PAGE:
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Data (protein structure datasets)

In this study, the data set has been divided into training data set and evaluation data set, with the training set used as a validation data set in the cross-validation method.
In order to represent the alignment of molecules, these protein structures are converted into Coulomb matrices in order to generate an input that is suitable for convolutional neural networks.

  • Training set : all the data for protein decoys and the labels associated with the decoys present in the training set
  • Evaluation set : all data for proteins and containing the labels associated with the PDB files in the evaluation set


This approach analyzes protein structures by predicting the ten lowest eigenvalues of a coarse-grained model of the protein's fluctuations that is exactly solvable.

The eigenvalues indicate the movement of the atoms in the model, which are then used to derive a number of global properties. As a result, low eigenvalues arise from the small amount of energy required to excite them and the long time required for the molecule to recover back to its stable structure as a result of the self-correlation process.

It is, therefore, quite simple and straightforward to find representations of the most collective and global properties of the model under analysis from its low-energy eigenvalues.

Input data (Transformed protein data):

Coulomb matrices [100,100]

Desired output:

Ten eigenvalues

The architecture of the network:

To model this data, we used convolutional neural networks. Inputs and outputs, as well as the neural network architecture, is shown below. The neural network is built using Keras, as shown in the figure. K-fold cross-validation is used to fine-tune and find the best model.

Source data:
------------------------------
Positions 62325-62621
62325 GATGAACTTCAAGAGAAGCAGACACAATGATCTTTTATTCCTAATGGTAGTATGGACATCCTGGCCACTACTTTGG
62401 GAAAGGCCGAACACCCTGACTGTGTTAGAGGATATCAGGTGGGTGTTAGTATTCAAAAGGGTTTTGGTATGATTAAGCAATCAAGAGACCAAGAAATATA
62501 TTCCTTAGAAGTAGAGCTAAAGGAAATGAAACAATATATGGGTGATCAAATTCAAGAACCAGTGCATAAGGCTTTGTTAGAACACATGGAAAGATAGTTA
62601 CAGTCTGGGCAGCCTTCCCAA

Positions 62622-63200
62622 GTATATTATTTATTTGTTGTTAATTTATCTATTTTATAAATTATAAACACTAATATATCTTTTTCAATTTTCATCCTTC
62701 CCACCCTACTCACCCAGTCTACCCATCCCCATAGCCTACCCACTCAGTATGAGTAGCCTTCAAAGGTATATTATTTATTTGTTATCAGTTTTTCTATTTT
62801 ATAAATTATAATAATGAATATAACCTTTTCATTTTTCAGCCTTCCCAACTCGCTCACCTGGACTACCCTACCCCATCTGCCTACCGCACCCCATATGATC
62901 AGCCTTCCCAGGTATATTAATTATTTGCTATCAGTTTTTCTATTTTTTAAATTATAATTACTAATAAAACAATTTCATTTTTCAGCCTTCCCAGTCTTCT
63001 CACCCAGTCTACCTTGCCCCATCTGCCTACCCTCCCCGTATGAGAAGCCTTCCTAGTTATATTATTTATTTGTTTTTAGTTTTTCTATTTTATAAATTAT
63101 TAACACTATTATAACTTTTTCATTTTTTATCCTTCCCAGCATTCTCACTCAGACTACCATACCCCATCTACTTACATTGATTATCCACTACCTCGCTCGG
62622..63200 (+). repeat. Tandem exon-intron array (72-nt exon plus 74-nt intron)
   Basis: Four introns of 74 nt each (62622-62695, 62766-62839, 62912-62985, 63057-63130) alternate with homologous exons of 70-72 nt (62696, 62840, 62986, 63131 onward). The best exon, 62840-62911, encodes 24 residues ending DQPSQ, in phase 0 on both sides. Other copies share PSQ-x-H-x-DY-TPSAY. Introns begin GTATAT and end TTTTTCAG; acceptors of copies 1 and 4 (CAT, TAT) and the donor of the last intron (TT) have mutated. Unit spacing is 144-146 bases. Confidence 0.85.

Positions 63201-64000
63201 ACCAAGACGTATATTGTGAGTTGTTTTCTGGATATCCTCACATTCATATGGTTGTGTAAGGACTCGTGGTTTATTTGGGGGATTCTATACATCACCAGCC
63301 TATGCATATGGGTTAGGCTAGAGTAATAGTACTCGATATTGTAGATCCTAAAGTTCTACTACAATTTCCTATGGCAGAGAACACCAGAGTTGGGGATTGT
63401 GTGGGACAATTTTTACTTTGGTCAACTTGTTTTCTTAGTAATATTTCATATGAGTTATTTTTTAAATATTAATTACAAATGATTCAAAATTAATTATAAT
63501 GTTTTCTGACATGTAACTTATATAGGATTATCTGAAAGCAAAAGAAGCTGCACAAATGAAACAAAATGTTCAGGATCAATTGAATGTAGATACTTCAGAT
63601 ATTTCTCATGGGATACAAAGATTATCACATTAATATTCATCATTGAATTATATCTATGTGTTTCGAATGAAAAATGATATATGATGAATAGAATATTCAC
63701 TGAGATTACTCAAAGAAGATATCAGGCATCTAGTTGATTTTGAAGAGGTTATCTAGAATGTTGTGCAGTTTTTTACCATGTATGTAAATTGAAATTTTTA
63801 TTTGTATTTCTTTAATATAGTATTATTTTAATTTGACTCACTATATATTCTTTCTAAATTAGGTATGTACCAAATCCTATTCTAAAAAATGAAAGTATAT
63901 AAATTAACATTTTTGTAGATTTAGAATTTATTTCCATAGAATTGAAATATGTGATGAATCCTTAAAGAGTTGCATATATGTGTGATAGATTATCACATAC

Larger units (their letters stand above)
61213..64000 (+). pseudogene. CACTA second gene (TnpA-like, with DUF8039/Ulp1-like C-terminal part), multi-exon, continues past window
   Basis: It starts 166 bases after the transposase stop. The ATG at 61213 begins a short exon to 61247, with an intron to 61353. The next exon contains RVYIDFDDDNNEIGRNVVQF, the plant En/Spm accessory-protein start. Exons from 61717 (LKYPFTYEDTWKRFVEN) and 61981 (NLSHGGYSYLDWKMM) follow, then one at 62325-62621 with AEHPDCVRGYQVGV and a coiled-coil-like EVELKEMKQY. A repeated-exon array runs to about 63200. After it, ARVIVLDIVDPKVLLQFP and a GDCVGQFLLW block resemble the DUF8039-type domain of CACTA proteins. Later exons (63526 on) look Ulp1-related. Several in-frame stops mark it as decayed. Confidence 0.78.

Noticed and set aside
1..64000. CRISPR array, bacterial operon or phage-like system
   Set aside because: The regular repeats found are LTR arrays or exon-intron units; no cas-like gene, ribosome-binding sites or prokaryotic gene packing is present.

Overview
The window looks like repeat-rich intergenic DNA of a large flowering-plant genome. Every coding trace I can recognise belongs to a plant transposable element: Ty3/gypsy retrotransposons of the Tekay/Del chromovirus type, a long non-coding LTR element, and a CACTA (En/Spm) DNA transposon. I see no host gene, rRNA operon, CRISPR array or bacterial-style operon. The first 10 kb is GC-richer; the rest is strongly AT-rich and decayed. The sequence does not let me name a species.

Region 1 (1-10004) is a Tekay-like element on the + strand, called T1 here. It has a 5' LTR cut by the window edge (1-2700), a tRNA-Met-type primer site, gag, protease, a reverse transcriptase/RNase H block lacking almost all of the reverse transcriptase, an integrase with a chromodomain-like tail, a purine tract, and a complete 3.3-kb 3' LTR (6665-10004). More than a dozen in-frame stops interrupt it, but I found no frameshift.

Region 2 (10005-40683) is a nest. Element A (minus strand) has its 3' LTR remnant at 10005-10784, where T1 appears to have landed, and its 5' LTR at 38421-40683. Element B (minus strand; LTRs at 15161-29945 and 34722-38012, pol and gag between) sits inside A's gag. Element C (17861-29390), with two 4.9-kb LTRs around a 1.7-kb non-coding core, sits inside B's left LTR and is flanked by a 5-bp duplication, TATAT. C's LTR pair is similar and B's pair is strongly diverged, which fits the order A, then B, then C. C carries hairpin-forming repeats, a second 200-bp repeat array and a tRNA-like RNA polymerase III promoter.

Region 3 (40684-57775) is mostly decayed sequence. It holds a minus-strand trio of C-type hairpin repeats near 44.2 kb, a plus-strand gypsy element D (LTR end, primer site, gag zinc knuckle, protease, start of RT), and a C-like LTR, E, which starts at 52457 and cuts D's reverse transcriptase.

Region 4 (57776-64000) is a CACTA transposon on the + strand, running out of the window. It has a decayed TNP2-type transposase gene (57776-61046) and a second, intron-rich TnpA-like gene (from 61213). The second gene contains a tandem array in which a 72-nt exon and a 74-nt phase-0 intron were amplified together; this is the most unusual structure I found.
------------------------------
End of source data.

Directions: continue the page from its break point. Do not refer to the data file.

Convolutional neural network:

It has been optimized for processing images by restricting the linear transformations of MLP to local convolutions, which compute a pixel state as the linear combination of pixels located next to each other.

Convolution yields just a translated image as a result of translation. In order to reduce the overall scale, convolutions are interspersed with pooling layers that merge blocks of pixels (usually 2 x 2 pixels). In addition to capturing more and more global features, the succession of convolutive and pooling layers will also take into account neighbouring information.

An advantage of this architecture is that the structure of a protein can be represented as a 3D image, making it particularly useful in protein design. Thus, all CNNs developed for processing images-a very dynamic area of artificial intelligence can be applied to protein structure analysis.

Evaluation outputs:

Mean absolute percentage error (MAPE) is used to measure the accuracy of the ten eigenvalues of the model. The models can reach around 73% accuracy in predicting the target values.

Dhaval Mandalia is co-founder of Arocom with 20+ years of experience. He works on various Artificial Intelligence projects in various domains. He enjoys data science, machine learning, data engineering, management and training. He writes blogs about data and management strategies and creates vlogs on various health initiatives. He has been a contributing member on various AI communities. Follow him on LinkedIn & Twitter